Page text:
U.S. Senate approves Double Tax Treaty with Malta

The US Senate has approved Malta’s double taxation agreement with the United States, a critical step in deepening Malta’s relationship with the USA. The ratification of the treaty will now be affirmed through the exchange of diplomatic notes.

“A Tax Treaty is a signal of the excellent relations between the two countries and their tax and legislative authorities. It is a necessary step in attracting further investment from the USA and facilitating Maltese trade and investment into the world’s largest and most valuable market,” finance minister Tonio Fenech said.

Although the United States uses the U.S. model rather than the Organisation for Economic Cooperation and Development (OECD) Model as the basis for negotiating treaties with other countries, the U.S. Model technical explanation maintains that the development of the 2006 U.S. Model took into account the OECD Model and intentionally espoused several OECD Model provisions. This means that in effect, the Maltese and U.S. governments established a tax treaty very much on the lines of the internationally recognised OECD model tax convention which provides a solid basis for development and growth in the relationship of both countries.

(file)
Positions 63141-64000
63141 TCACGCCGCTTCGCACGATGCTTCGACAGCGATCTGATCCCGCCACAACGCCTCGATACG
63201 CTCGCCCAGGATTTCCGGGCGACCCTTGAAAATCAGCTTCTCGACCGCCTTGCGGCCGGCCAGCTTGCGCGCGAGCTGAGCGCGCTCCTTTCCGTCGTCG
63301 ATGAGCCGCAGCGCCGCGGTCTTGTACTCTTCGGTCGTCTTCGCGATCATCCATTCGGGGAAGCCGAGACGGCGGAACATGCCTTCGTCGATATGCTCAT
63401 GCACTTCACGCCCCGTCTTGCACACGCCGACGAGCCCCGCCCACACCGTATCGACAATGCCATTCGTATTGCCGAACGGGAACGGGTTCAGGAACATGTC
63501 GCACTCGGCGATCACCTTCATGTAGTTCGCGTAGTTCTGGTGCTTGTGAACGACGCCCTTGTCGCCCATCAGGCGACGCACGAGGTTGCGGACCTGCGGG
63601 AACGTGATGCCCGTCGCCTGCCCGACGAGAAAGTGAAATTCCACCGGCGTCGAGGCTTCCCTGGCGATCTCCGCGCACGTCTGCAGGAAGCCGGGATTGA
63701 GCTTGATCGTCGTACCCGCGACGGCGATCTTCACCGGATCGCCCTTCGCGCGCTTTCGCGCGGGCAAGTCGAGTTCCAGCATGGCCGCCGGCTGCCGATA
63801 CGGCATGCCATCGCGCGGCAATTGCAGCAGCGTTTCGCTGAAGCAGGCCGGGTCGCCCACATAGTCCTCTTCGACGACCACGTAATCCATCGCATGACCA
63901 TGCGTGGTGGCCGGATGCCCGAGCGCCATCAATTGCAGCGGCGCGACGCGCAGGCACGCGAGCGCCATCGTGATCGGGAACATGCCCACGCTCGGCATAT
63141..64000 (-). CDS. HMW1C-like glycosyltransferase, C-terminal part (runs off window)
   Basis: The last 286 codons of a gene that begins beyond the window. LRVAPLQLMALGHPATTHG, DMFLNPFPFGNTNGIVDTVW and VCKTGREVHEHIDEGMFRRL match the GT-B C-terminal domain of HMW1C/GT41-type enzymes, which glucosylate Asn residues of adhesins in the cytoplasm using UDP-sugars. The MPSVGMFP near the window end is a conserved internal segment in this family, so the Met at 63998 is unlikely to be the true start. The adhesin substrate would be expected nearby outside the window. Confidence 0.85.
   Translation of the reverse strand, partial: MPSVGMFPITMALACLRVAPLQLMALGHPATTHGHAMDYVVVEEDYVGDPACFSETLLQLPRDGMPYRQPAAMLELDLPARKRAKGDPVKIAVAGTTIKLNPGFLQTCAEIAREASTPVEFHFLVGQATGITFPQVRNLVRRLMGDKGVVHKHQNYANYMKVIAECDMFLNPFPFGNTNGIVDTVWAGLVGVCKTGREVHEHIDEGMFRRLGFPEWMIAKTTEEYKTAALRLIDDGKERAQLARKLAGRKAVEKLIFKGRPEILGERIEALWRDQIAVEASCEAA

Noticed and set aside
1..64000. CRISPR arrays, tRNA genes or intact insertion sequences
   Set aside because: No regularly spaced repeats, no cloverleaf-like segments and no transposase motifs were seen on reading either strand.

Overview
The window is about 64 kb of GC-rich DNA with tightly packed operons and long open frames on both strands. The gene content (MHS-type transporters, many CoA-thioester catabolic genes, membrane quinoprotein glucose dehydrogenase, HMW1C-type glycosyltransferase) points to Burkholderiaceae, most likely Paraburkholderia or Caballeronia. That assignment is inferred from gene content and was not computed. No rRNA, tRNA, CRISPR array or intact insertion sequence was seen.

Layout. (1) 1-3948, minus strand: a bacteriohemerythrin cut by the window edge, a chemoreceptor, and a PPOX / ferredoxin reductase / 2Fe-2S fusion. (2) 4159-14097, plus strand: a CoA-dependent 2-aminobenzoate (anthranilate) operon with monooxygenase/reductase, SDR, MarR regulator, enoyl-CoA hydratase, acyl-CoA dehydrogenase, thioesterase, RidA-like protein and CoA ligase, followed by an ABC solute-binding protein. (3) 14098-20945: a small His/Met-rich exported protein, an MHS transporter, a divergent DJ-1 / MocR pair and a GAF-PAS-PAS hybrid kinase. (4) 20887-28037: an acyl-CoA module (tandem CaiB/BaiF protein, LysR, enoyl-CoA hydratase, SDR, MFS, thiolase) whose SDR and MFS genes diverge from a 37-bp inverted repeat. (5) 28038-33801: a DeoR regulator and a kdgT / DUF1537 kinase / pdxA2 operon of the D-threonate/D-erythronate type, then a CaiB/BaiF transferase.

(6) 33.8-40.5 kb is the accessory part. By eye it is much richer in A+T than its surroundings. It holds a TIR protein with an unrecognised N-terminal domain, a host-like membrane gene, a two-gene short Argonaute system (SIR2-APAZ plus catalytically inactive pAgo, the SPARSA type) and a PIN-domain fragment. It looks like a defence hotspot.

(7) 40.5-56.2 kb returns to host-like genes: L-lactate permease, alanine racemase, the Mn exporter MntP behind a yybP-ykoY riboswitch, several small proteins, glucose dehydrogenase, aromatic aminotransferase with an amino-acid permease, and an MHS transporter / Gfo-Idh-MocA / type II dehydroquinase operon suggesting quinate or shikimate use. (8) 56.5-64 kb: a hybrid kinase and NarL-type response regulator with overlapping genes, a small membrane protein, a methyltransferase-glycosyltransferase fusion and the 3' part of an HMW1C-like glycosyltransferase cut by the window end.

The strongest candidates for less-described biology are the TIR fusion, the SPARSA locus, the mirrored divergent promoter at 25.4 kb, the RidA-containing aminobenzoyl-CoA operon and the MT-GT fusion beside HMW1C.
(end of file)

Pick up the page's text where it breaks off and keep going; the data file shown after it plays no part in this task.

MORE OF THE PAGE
The treaty contains a robust Limitation on Benefits clause, the purpose of which is to prevent the application of the benefits pertinent to the agreement to treaty shopping structures. This means that such benefits will apply solely to ‘qualified persons’. In the U.S. Model, a qualified person includes an individual, a publicly-traded corporation and subsidiaries that meet certain trading and ownership requirements as well as certain tax-exempt organisation, pension funds, trusts, estates, partnerships and other companies.

This treaty undoubtedly creates opportunities for relatively all industry sectors of Malta and provides for equitable and good economic policy through the avoidance of double taxation. Given Malta’s position as a major European financial services provider, this treaty is expected to further boost the financial services sector, increase investment opportunities and create a base for non-European counterparts.